Do you exist?
According to Joseph Farah, if you are Palestinian é the answer is no.
“Palestine has never existed é
“There is no language known as Palestinian, there is no distinct Palestinian culture.”
What is more shocking than this remark, is the fact that it was said by an Arab.
Arab-American Joseph Farah is a long time critic of Arabs, Islam and America, which he calls a “moral wasteland.”
Who is Joseph Farah?
Farah, born and raised in New Jersey, is of Syrian-Lebanese decent. He earned an undergraduate degree in Political Science from Purdue University and a masters in Political Science from the University of Chicago.
Farah writes weekly commentary for the Jerusalem Post and Chicago Sun-Times, and has been published in the Wall St Journal, Los Angeles Times, Boston Globe and many other publications.
Farah has authored several books including his latest, Taking America Back where he develops a 12 step radical program for Americans to embrace and implement including: running a national with no government, a more active church role, repealing gun laws, ending school funding and withdrawing from all international treaties.
As founder, editor and CEO of Worldnetdaily.com, Farah maintains a staff of about 25, all with similar gripes and critiques of everything from education to Chinese firecrackers. This site is also home to his own personal column “Between the Lines”, which he uses to propagate his radical views and concepts. Founded in May 1997 by Farah and wife, Elizabeth, the site claims to be “an independent news–site created to capitalize on new media technology, to reinvigorate and revitalize the role of the free press as a guardian of liberty, an exponent of truth and justice, an uncompromising disseminator of news.”
Liberty, truth and justice é many would disagree that any of these three ideals are found on this site.
Particularly focused on the Palestinian/Israeli situation, Farah has been especially vocal in his pro-Israeli stance, using his column as a tool and his self-promotion as an “Arab” to win him validity.
Farah has been adamant and outspoken in his belief that Palestinians do not exist, and never have.
“The truth is that Palestine is no more real than Never-Never Land,” wrote Farah in his column, “Myths of the Middle East.”
“Palestinians are Arabs, indistinguishable from Jordanians (another recent invention), Syrians, Lebanese, Iraqis, etc.,” he continued.
Farah repeatedly professes that Palestine and the Palestinian people are nothing more than a myth or fantasy created by Arabs but have no basis in history.
“You have to give the Arabs credit,” Farah said in an article titled “Arab Journalist Puts Lie to Palestinian Claims,” published by the Canadian Jewish News. “This Palestine fiction is the most effective propaganda campaign that the world has ever seen.”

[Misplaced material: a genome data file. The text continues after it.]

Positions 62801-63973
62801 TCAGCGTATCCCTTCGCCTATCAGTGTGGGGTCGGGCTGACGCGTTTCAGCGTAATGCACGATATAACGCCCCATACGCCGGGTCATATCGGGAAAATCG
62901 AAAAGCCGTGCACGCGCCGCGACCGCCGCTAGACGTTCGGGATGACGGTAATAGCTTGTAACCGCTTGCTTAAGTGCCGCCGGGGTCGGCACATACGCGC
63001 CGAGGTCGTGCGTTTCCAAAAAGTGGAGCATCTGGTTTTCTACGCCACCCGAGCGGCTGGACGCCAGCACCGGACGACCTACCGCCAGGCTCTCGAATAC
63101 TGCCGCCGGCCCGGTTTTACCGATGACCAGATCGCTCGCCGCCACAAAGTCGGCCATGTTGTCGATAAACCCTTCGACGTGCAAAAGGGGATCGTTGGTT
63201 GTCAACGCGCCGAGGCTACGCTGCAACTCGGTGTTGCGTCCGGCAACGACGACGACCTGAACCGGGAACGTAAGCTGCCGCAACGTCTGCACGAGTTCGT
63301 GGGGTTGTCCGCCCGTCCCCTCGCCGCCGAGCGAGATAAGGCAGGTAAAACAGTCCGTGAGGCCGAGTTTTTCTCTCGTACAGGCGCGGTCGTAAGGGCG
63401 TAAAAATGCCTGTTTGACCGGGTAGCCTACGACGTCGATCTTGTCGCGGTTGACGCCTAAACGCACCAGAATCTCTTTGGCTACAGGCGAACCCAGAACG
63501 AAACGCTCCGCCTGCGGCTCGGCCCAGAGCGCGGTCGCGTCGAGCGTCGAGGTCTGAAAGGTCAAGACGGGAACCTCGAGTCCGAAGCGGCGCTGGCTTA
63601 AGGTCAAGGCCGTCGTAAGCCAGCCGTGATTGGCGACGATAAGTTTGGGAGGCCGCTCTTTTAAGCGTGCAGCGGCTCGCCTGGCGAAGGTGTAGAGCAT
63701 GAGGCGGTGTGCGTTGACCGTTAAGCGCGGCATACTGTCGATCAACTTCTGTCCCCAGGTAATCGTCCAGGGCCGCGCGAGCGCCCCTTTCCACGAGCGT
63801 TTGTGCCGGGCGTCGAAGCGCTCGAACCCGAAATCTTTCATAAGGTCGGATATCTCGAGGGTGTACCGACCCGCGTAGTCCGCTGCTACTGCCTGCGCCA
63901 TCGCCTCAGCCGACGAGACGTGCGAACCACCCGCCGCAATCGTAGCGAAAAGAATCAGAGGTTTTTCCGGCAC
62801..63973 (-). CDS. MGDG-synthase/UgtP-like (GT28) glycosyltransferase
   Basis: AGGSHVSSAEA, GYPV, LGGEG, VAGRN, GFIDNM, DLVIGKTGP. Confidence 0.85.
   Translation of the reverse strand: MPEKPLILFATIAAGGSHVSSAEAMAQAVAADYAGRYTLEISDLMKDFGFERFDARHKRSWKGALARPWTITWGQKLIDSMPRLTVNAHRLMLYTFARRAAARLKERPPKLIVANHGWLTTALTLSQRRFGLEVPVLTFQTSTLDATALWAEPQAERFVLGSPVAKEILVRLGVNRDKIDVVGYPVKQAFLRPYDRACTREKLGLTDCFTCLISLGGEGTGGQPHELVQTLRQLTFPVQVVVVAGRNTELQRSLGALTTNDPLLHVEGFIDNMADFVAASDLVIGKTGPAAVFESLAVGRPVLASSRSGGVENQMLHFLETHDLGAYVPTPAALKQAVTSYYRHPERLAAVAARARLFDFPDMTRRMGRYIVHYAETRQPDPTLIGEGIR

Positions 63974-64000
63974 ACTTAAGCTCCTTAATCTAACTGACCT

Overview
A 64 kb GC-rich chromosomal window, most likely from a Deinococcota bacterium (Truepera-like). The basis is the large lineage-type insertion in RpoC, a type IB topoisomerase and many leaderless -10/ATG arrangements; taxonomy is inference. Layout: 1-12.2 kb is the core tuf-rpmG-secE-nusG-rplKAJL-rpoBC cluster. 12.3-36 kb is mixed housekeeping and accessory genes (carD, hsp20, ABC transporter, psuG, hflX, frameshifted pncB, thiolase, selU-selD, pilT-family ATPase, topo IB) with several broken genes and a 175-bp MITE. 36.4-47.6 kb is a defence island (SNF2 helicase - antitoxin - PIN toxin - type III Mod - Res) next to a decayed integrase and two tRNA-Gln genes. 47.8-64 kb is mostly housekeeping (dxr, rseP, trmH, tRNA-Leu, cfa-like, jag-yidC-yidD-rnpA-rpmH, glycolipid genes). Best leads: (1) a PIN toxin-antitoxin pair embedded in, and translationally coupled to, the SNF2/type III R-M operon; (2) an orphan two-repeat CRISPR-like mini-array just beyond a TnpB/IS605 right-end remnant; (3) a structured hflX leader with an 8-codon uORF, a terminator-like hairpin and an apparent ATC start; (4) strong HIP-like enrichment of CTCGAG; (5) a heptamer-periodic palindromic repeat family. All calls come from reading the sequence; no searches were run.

This denial of the existence of a Palestinian people is further exemplified in his claim that even the Palestinian leader is no exception.
“It’s time to point out to those who do not yet know that the leader of this movement é Arafat é is not a ‘Palestinian’ at all. Indeed, he was born in Egypt,” wrote Farah in a sequel column called “More myths of the Middle East”.
According to this logic, Farah himself (born in the US) then is American and not an Arab at all. In fact, using this formula of birthplace determining ethnicity, any person born in the United States loses their ethnic background and has no other culture than that of being American.
But that is not all he had to say about Arafat, or as Farah likes to call him, “the inventor of terrorism”.
Farah sums up his feelings for the Palestinian leader in one phrase.
“Let this be Arafat’s final political epitaph: He was a terrorist. He was a murderer. He was a liar. He was pro-Nazi scum.”
Farah has added the label “settler” to that list. He bases this theory on Arafat being born in Egypt and later moving to Jerusalem.
“If, at the moment, he is living in the West Bank, he is a ‘settler’ there, not a native. Indeed, most of the Arabs living within the borders of Israel today have come from some other Arab country at some time in their life. There are all ‘settlers’,” asserted Farah in his column titled, “The ‘Settlements’ Issue.”
However, Farah does not apply this sentiment to the multitude of Jews from all over the world that have migrated to Israel.
Selective application of this “settler” theory does not apply to the Jewish population, in the eyes of Farah é as he sticks to the traditional biblical story of Israel being the promised land for the Jews.
In fact, he hardly sees what all the settlements controversy is all about. Having visited these areas, Farah described them in his “Between the Lines” website commentary.